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how to get a teen interested in fixing posture?

Foto de LK
Last seen:
14 hours 3 min ago
07/06/2020 - 3:00pm
how to get a teen interested in fixing posture?

My 14 year old's posture has gotten worse and worse over the past few years.  She was active and I believe had better posture when she was younger.  But with all the technology more time is spent sitting.  Eating at the table makes me cringe because her tail is under and she is poking her head forward to get food with each forkful instead of bringing it up to her head and bending forward at the waist.  

i have read and watched everything you published.  I have implemented your techniques and feel so much better. i feel taller and feel my scoliosis is improving.   But if I try to tell her about it, she just says "No thanks", or gets up from the table quickly so she doesn't have to adjust sitting.  It breaks my heart.  I try telling her it will improve her health, and look better, etc but since it's mom, it has no impact. she immediately rejects as soon as I start.   I know she can adjust and would love it the new way if she would just open her mind to it and try it out.  

Hours on the couch with no good support is damaging and the other position is on her belly on the ground propped up on elbows watching the iPad.  This is dumping into the neck, and too much curve in the back.  

Any tips on how to engage kids like this?  I am at my wits end and the more I try the more she withdraws.  The fact that we are quarantined and little outings doesn't help.  At least she is not at school with the heavy backpack they lug around.  

I am considering buying a firmer couch and need recommendations, but if she doesn't know how the right spinal shape should feel, I don't know if that would help her sit correctly.  

Please any help is welcome!



Foto de lisagarden
Last seen:
3 weeks 4 days ago
07/17/2020 - 9:38pm

I don't have any great Gokhale Method-specific ideas for you but I wanted to let you know that I feel your pain and I hope someone here can help. The one thing they say about trying to talk about tricky topics with teens in general is to try to have the discussion not at the moment the issue arises but at the moment that you sense they would be the most receptive. At that time you could try saying something like, "I noticed that it's hard for you to listen to me when I try to tell you about how you can take care of your spine, what's up?" Then really dig to make sure you truly understand where she is coming from. Maybe if she beleives that you are truly listening to and understanding her concerns, she will become more receptive to listening to yours. I am pulling from the work of Ross Greene, who has developed a collaborative problem solving approach that may be useful to look into. I hope someone else has some more Gokhale Method specific info for you because I would love to know about that too.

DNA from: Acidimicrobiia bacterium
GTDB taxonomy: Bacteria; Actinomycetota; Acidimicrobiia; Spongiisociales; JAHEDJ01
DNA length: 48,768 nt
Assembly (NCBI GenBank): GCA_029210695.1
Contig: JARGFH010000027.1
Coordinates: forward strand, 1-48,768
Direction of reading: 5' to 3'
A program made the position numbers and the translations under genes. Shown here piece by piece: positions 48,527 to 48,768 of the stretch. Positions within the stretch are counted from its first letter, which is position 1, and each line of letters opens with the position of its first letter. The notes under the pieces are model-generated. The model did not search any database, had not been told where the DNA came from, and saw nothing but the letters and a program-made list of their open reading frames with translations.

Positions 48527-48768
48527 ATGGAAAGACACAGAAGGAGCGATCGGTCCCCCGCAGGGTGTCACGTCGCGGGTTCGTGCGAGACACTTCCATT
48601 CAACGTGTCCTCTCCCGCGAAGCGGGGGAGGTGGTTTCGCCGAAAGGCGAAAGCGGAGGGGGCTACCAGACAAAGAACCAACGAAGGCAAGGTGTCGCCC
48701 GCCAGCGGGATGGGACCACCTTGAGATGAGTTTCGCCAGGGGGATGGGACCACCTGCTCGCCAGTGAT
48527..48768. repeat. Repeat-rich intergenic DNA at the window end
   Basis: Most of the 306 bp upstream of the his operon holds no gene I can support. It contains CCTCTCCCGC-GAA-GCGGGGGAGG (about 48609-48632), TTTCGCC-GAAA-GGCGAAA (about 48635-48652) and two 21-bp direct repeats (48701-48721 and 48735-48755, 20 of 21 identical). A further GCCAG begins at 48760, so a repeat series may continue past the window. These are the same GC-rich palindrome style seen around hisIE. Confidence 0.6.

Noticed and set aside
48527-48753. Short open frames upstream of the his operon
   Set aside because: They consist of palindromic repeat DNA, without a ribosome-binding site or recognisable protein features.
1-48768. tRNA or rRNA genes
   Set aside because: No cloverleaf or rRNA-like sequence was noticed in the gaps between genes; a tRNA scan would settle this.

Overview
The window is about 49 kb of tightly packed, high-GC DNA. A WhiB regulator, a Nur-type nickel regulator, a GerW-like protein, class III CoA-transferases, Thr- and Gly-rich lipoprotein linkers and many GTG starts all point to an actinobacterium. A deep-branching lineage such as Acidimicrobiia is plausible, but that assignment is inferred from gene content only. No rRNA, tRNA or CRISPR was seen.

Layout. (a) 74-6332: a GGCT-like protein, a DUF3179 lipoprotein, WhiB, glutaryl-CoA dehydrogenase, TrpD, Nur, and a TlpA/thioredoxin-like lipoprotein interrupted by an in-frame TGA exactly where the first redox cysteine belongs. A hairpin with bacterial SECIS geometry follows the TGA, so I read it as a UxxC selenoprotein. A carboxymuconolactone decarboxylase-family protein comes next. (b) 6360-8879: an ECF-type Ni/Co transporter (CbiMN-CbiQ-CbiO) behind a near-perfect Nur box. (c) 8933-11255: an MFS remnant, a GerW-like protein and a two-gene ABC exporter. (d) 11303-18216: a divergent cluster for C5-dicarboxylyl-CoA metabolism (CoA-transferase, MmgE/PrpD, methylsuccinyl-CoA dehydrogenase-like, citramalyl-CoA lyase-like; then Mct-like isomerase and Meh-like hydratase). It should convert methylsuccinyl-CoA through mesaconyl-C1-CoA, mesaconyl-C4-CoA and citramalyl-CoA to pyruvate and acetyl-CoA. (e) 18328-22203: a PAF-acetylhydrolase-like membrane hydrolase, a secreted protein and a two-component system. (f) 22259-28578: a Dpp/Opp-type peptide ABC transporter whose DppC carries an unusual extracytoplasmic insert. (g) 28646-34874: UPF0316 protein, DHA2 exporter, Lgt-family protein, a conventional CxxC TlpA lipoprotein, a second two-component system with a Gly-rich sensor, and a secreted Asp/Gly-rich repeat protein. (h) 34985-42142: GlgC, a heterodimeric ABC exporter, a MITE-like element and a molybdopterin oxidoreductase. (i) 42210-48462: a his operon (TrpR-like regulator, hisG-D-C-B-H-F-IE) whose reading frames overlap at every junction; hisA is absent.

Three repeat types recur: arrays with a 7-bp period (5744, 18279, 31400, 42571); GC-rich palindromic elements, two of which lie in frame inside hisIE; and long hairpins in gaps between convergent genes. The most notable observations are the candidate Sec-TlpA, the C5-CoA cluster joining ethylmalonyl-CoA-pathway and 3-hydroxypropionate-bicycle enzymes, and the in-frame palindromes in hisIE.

Last seen:
1 hour 37 min ago
11/03/2015 - 2:37am

Hi LK,

I'm sorry it has taken so long for you to receive an answer. It sounds like a really tough situation - I'm hearing that you are wanting to help your daughter protect her back and neck, and get all the benefits of a J-spine, but she is not interested in coming on board. That must be very disappointing and frustrating for you.

I wonder if the most effective approach would be to make it fun? As Dr Laura Markham says, kids only follow our lead when they feel very connected to us. Is there some activities you could do together, or already do together, that you could weave a bit of posture discussion into? Watching movies together on the iPad and talking about the actors' posture? If you are still in lockdown it makes it trickier, but going to art galleries together or looking at photographs of her great-grandparents might help open the conversation. Is there something she particularly likes to do? A sport or activity? You could find J-spine examples in people she admires.

It's interesting that you say the more you try, the more she withdraws. The topic of posture can come with a lot of baggage. With teens, especially, it's important to only focus on positives - avoid any language that could be construed as critical or nagging, and try to steer clear of body image too. Maybe there's something she already does with an element of healthy posture? Focus on making comments about that thing, and nothing else. Talking about your own posture journey (with no agenda re your daughter's) might help too: "I tried glidewalking today and I was able to walk so much faster". Can you enlist your partner to give you (authentic) positive feedback at the dinner table? "Wow, you look so poised when you sit like that". Maybe she'll want in on compliments like that, too!

I have this couch and cushion from Ikea that support healthy posture:



Wishing you luck. Let us know how it goes.

Tegan Kahn
Gokhale Method Teacher, Canberra, Australia

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